The experience and satisfaction of women attending breast cancer screening

Oncol Nurs Forum. Jan-Feb 1998;25(1):115-21.

Abstract

Purpose/objectives: To determine women's satisfaction and experience with breast cancer screening and associated factors.

Design: Exploratory, descriptive design.

Setting: One center of the Ontario Breast Screening Program, a province-wide breast cancer screening program.

Sample: Nonprobability sample of 315 asymptomatic women, age 50 years or older, with no previous history of breast malignancy.

Methods: Data were collected from the entire sample of 315 women immediately postscreening using a self-report questionnaire and from a subgroup of 256 women by telephone interview at three weeks post-screening.

Main research variables: Satisfaction with and intentions and anxiety regarding breast cancer screening.

Findings: Overall, women reported a high level of satisfaction with their screening experience, including respect for privacy, encouragement to ask questions, and provision of information. Two areas of concern that participants identified were mammogram discomfort and fear about radiation risks. At the postscreening interview, women reported that breast screening had relatively little impact on social or physical aspects of their lives, but it did have a positive effect on certain emotional issues, such as their feelings of reassurance, well-being, and relaxation.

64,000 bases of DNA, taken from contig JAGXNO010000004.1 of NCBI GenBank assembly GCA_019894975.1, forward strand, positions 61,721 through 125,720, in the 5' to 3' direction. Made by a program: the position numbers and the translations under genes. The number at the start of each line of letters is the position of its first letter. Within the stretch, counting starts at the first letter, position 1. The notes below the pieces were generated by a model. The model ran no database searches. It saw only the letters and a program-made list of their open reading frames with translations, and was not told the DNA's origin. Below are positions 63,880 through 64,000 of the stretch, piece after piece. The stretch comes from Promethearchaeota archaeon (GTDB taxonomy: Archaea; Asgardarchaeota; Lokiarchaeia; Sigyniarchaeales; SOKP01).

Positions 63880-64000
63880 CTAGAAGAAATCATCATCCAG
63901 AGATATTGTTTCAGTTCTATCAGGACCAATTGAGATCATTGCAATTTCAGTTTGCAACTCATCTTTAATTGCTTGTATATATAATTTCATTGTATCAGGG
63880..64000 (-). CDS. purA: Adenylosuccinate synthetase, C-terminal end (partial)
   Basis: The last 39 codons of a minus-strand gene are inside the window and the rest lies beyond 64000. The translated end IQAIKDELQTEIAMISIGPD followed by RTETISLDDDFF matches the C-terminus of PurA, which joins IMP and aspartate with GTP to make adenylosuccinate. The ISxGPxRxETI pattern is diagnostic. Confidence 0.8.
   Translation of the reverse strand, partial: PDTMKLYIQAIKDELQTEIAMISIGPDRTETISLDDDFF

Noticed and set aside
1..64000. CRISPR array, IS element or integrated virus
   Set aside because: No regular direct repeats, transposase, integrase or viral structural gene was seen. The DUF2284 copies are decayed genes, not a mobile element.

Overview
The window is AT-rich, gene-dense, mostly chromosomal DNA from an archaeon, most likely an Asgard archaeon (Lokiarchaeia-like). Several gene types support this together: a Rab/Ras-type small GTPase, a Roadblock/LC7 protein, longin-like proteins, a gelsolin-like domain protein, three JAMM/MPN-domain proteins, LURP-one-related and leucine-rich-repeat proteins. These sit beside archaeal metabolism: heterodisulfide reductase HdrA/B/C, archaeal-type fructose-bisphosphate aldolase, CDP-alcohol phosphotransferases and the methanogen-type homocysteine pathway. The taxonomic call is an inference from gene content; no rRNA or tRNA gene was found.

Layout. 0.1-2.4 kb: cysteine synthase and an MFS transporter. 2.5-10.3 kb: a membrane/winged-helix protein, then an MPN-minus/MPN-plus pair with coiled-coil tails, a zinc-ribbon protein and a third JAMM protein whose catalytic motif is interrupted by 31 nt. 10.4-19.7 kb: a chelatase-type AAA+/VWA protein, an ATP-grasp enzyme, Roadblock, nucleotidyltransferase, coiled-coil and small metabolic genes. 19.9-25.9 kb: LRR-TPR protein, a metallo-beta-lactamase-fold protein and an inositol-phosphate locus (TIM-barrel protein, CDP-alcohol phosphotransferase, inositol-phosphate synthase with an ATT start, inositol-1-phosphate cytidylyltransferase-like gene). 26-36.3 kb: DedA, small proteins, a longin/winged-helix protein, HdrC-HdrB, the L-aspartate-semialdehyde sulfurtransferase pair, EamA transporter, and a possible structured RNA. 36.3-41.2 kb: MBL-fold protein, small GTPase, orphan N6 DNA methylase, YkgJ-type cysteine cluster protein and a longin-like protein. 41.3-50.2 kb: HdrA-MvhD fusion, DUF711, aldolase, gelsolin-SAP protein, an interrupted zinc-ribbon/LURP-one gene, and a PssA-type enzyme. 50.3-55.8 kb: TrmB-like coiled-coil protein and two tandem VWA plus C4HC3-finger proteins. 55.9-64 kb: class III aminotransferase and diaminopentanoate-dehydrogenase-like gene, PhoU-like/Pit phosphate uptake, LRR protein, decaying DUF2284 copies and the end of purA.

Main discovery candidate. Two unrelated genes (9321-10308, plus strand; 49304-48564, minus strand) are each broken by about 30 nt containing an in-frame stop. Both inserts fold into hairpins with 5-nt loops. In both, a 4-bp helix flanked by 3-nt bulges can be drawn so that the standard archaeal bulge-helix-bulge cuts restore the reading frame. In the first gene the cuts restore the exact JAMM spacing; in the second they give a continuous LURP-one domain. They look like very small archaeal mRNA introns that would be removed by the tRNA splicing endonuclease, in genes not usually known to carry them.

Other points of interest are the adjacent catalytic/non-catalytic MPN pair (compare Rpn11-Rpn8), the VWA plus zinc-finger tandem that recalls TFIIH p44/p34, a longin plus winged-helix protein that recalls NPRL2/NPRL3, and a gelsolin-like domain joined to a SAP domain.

Conclusion: Since the degree of satisfaction that participants in health services report has been shown to influence attendance patterns, assessing breast screening programs from the perspective of attendees is necessary. Such assessment can identify areas of satisfaction and concern and, thus, provide information for developing interventions aimed at promoting recruitment and retention.

Implications for nursing practice: As health educators, nurses play an important role in providing breast cancer screening information to women. As well as being knowledgeable about screening guidelines and the benefits of screening, nurses also must recognize women's concerns about radiation risks and pain or discomfort with the procedure and be prepared to provide teaching and support for these women.

Publication types

  • Research Support, Non-U.S. Gov't

MeSH terms

  • Aged
  • Anxiety
  • Breast Neoplasms / diagnosis*
  • Breast Neoplasms / psychology*
  • Female
  • Humans
  • Mammography / psychology*
  • Middle Aged
  • Patient Education as Topic
  • Patient Satisfaction*
  • Surveys and Questionnaires